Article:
While writing an application in a compiled language, the development process tends to take longer. You write code in an editor, save it, feed it to a compiler, wait for the compilation to complete, then run the binary to test. Rinse, repeat. (Depending on the language, the compilation might involve several steps, including compiling source code into object files, then linking those object files together into the final binary.)

Compare this to an interpreted language, where you write code, save it, and then run it straight through the interpreter. Generally speaking, the iterative process of development goes quicker with interpreted languages, especially when they offer a REPL (Read Evaluate Print Loop) as languages such as Python do.

But the final compilation of an application is done just once. The execution of the binary program can be run any number of times after that. And when compiling a program before using it, it affords you the opportunity to look for certain common types of errors before the code is ever run. That is, you can "check your work" before running it.

Now most compiled languages tend toward certain characteristics which benefit the compiler writer. That is, the more the compiler writer knows ahead of time, the more they can program optimizations into the compiler. These language characteristics might include features such as static typing, where a variable has to be declared before use as to what kind of information it holds (e.g., integer, float, character, string, etc.). And that variable can only ever store that one type of information. Why would you want static typing? This allows the compiler to go through your entire program and make sure you did not inadvertently try to stick a string into an integer variable, etc.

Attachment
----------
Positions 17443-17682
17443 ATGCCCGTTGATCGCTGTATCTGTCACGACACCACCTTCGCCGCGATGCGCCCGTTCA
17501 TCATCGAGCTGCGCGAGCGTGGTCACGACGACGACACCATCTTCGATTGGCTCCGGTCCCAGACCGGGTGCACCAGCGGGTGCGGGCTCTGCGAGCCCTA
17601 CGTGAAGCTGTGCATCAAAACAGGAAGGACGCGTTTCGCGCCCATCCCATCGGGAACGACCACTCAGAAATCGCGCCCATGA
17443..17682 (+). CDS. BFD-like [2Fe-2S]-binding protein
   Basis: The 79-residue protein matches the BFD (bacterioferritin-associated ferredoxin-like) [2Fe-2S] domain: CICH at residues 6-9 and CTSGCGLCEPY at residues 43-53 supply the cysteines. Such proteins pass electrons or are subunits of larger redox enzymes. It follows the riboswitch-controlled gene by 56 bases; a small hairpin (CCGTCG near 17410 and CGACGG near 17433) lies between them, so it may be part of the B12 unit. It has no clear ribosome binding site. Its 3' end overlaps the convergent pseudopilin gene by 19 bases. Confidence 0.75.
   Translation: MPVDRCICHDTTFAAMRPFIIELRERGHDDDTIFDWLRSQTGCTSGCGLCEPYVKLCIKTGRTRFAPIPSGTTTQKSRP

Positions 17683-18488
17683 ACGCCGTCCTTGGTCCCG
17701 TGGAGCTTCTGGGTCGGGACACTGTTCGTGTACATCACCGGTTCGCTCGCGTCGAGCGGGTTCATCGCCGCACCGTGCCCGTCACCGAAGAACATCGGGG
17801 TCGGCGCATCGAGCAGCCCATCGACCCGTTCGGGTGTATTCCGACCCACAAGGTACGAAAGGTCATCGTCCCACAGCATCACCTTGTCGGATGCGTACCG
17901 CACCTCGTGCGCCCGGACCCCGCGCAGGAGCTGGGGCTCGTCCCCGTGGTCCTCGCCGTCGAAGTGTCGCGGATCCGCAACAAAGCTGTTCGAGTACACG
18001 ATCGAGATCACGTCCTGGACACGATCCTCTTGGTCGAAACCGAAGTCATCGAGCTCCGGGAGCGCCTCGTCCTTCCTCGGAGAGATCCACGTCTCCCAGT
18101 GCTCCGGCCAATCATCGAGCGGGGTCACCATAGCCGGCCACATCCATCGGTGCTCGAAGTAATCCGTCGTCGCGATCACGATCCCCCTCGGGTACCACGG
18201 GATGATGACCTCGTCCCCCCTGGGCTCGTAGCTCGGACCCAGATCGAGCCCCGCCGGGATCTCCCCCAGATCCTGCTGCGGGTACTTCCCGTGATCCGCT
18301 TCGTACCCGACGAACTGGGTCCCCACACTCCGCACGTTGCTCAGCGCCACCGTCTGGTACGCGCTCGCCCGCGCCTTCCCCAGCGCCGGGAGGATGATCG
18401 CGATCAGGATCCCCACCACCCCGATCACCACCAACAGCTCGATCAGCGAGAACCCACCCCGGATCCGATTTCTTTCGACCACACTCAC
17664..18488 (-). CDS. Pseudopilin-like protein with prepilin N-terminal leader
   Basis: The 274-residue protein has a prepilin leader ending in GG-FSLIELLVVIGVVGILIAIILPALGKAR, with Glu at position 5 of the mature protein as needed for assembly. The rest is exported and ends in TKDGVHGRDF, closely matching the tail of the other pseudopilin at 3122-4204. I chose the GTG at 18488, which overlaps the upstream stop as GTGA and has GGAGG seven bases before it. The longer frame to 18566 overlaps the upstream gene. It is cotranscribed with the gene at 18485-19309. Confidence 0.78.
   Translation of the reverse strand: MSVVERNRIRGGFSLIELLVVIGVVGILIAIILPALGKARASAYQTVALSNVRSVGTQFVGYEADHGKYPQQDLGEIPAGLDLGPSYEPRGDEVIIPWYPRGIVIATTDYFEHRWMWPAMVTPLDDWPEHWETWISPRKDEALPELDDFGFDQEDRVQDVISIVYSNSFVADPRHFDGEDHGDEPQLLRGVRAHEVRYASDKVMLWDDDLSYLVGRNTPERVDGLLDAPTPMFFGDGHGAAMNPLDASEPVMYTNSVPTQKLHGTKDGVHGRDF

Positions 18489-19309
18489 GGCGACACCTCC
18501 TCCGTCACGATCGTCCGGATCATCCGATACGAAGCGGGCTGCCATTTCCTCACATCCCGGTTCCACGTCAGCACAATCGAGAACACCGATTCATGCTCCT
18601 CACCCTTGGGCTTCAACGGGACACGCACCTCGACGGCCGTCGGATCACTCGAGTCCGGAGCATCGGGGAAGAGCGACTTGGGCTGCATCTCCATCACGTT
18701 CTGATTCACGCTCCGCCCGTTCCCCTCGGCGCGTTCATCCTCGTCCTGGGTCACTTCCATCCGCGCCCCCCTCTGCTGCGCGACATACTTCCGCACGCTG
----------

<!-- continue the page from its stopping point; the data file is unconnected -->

Oversimplifying, there was a general sense that programmers who used compiled languages knew what they were doing. And because of this, the early compiled languages also typically did not offer features such as garbage collection (fancy term for cleaning up memory that is not in use). The onus was typically on the programmer to allocate/free memory as needed in their code.

On the other hand, applications written in interpreted languages such as BASIC could be run on any system which understood that dialect of BASIC.1 These programs, however, ran slower due to the need to interpret the code from pseudo-English to the language of the machine each and every time the application was run.